How to Glue Levi's Jeans

by Laure Justice ; Updated September 28, 2017

Grain line in jeans

blue-jeans image by Hendrik Schwartz from

Using fabric glue to repair ripped Levi's is an inexpensive, no-sew way to mend your jeans. But it can be messy if you use too much glue. The excess glue and the denim patch can stick to fingers. It is important to have a fairly heavy layer of glue, though, because the patch will fray and peel off if you do not use enough.

Spread the Levi's out on a table so the hole is easy to see. Put a square of wax paper inside the jeans, under the hole. This is to keep the front part of the jeans from sticking to the back if any glue seeps through.

Tear off another piece of wax paper, this one is to protect your tabletop. Put the piece of wax paper on the table a couple of feet away from the Levi's but within easy reach.

Using scissors, cut a denim patch that is at least 2 inches larger than the hole, all of the way around. Place the patch upside down on the wax paper next to you.

Open the fabric glue, and put a medium-heavy layer of glue on the back of the denim. You do not want to completely soak the denim patch with glue, but it needs to soak in about halfway to adhere.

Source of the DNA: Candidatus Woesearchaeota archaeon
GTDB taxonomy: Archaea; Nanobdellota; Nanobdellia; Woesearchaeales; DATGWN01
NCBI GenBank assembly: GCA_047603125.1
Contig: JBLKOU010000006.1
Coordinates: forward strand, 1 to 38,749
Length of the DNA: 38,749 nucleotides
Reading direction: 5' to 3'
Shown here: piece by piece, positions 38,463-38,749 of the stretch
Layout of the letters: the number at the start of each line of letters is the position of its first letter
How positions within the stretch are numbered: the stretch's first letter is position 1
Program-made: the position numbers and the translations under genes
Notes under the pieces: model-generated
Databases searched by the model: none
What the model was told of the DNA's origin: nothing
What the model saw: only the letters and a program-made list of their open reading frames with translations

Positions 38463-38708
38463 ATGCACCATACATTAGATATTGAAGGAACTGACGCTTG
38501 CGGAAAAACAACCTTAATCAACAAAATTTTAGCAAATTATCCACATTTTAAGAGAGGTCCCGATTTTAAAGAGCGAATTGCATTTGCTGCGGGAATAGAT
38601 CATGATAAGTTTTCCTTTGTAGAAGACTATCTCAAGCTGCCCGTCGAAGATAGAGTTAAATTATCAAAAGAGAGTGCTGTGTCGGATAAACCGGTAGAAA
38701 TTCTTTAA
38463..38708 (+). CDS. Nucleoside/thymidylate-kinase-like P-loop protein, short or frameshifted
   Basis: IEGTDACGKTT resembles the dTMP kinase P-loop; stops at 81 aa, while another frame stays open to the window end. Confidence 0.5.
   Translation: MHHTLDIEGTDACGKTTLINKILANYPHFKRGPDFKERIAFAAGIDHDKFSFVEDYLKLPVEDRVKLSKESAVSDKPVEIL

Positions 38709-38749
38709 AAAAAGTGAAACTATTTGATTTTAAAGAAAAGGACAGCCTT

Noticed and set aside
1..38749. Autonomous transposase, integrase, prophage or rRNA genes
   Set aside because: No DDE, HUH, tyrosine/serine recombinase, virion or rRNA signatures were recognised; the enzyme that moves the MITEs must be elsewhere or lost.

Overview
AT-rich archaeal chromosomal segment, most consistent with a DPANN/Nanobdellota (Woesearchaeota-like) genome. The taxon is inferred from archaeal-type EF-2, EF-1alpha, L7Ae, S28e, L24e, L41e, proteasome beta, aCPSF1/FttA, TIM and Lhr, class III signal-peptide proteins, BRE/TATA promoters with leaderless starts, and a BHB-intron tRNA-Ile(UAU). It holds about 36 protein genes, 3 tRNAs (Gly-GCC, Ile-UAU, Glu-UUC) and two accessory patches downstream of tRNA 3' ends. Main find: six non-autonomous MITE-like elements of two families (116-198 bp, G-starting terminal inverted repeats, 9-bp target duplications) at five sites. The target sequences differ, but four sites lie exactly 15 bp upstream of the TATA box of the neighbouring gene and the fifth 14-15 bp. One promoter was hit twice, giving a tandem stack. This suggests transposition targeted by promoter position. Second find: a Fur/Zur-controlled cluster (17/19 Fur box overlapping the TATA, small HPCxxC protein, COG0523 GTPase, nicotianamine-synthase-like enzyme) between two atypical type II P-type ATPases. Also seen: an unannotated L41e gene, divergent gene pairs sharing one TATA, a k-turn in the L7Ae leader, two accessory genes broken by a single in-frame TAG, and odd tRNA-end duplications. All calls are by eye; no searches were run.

Pick the patch up, trying to keep your fingers as glue-free as possible. Turn it so you can see the grain lines on the right side of the fabric, and position the lines so they match the grain lines on the Levi's. Set the patch down on the jeans, and use a cotton swab and a few drops of nail polish remover to remove any glue that got on your fingertips.

Place a third piece of wax paper on top of the patch, and press straight down, covering the entire surface of the glued patch. Leave the piece for wax paper inside of the jeans until the glue dries, but throw away the piece of wax paper from the tabletop and the piece used to press down on the patch. Let the glue dry completely before wearing or laundering the Levi's.


  • Fabric glue is available at fabric, department and hardware stores. If you use some brands, you can simply wash the glue off your fingers, eliminating the need to use nail polish remover.

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  • blue-jeans image by Hendrik Schwartz from

About the Author

Laure Justice is a professional copywriter, since 2008. Justice has a broad-based business education, holding an AA in business administration and a Bachelor of Arts in management, plus certifications in accounting and international trade. She has written for GMC, Bounty Paper Towels, Purina's Petcentric, Colgate, Type F, Kudzu, eHow and many others.